It’s easy to criticize Kobe Bryant for his shooting so far this season. His shooting percentage is the lowest it has been since his rookie year. He’s shot L.A. out of several games, but also dropped a brilliant performance on Tuesday against the Rockets. In total, though, it’s been a really rough season for him on and off the court. But there is no question the guy is the toughest son of baller on the planet. The Orange County Register has a piece Thursday on the terrible toll the torn ligament in his wrist has had on the Black Mamba. It’s not pretty:
These days, over Bryant’s right wrist also rests a fat postgame ice wrap roughly the size of rookie guard Andrew Goudelock, Bryant trying in vain to minimize swelling after acting on the court as if there isn’t a torn ligament in there.
Bryant has been taking a numbing injection to that wrist before every game in hopes of performing normally. Yes, it’s that bad.
He does not want to publicize all the details of his wrist, which is usable only because the bones were not moved permanently out of alignment without the ligament to hold them in place. But it’s now clear just how problematic the wrist is, and it’s fair to wonder where all this will take Bryant.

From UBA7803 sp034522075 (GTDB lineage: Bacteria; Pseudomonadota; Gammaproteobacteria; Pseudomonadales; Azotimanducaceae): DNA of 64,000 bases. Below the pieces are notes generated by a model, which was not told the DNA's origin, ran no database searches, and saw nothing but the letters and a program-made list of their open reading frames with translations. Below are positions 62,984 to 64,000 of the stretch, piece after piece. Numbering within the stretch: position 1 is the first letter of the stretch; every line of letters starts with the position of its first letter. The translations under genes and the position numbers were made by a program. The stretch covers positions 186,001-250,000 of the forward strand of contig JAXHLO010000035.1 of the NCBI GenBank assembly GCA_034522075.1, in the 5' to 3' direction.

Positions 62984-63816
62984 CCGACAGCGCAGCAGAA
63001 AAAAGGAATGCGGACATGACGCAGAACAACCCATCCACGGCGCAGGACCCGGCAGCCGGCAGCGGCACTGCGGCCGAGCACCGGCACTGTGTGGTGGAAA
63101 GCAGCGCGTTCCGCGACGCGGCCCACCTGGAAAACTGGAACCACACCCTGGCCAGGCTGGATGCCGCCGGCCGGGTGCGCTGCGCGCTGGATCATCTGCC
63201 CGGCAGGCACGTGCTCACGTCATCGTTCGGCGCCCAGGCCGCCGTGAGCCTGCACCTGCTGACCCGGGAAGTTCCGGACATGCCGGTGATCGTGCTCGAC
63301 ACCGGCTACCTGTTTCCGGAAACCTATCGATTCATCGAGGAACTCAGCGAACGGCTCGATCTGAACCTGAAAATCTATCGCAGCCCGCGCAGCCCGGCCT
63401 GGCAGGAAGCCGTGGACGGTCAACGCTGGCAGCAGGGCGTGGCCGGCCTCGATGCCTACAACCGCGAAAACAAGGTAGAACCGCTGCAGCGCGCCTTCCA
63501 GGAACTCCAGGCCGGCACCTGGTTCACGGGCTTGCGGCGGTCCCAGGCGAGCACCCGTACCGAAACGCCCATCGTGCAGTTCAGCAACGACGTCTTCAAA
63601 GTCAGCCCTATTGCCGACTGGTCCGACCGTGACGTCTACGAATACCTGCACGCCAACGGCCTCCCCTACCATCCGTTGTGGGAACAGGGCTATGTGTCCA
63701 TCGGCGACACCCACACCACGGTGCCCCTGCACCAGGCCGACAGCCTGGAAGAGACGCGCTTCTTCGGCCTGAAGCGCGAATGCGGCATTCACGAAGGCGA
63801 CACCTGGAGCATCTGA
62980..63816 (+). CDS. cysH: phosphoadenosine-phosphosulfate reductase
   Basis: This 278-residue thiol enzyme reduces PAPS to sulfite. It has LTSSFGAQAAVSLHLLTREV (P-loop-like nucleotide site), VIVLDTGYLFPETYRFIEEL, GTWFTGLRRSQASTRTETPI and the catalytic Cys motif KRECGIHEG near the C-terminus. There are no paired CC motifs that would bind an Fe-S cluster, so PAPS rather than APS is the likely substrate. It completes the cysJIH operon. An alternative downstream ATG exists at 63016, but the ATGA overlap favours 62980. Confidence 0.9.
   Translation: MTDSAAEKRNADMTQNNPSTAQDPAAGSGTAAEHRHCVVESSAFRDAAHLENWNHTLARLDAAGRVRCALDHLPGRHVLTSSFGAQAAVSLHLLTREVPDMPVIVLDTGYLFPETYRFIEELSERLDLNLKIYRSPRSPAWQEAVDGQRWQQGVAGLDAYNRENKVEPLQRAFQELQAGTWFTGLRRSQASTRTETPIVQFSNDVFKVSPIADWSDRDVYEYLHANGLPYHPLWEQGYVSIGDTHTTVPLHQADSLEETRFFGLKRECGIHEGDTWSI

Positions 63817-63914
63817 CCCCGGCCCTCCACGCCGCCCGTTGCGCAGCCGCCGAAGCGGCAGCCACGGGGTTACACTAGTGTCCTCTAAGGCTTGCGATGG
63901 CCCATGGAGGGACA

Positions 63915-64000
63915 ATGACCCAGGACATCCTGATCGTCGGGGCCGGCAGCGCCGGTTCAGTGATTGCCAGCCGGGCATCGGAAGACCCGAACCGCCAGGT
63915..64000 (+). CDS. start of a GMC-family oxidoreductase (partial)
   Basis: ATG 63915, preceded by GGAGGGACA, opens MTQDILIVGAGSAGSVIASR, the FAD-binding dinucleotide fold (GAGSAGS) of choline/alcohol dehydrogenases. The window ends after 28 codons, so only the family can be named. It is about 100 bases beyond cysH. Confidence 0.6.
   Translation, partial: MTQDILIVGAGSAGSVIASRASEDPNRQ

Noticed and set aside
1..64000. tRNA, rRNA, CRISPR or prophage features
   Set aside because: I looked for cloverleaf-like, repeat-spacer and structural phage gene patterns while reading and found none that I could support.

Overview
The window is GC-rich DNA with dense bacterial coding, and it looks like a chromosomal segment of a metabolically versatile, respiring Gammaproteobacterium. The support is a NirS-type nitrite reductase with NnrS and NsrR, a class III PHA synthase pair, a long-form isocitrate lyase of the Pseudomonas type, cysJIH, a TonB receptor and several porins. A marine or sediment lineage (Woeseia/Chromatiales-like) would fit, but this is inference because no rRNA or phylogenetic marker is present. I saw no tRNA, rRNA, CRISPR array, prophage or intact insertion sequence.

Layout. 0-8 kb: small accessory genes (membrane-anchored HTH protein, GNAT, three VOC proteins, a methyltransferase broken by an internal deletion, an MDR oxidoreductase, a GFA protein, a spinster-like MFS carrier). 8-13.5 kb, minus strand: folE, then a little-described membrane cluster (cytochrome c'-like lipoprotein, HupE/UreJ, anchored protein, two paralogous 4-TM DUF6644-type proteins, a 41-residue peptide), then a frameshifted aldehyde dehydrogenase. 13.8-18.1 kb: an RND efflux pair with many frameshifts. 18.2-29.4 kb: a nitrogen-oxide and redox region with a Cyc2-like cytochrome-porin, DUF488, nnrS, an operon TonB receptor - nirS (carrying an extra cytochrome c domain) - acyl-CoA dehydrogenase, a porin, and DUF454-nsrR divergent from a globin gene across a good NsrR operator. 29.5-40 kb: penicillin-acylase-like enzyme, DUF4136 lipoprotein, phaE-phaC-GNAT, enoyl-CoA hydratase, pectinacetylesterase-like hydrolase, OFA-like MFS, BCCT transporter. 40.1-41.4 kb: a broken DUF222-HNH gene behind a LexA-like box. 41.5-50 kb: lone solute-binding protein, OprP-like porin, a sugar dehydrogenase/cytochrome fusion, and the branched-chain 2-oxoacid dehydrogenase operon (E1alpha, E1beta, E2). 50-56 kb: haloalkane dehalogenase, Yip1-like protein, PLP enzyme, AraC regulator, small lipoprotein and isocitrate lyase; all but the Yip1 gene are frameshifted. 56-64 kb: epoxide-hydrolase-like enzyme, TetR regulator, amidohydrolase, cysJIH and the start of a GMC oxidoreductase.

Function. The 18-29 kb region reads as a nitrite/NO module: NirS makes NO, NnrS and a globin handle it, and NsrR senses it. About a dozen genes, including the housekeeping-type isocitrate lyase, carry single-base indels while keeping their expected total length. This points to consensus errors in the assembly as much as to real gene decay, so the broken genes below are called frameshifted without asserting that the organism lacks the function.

Bryant walked out of Staples Center on Tuesday night with something that looked like an oven mitten over his right hand and wrist. He wears an immobilizing brace over the wrist when off the court, meaning take-for-granted parts of life such as texting on his phone or zipping his fly become rather challenging.
Dude can’t zip his fly! And he’s shooting on it! He’s shooting in an NBA game without the ability to zip his fly. That’s pretty much the craziest thing we’ve read about Bryant’s devotion… this week.
Beyond the impressive dedication, however, is the sobering reality that Bryant was looking forward to finally being healthy. His knee is better than it has been in years after an experimental procedure. His pinky was finally healed. And now the wrist looks like it may be a problem throughout the entire year. He can’t rest it, he has to play on it. And as long as it’s this bad, he’s going to be amazing some nights, and really struggle the next. How he adapts to that reality will determine how far the Lakers go this year.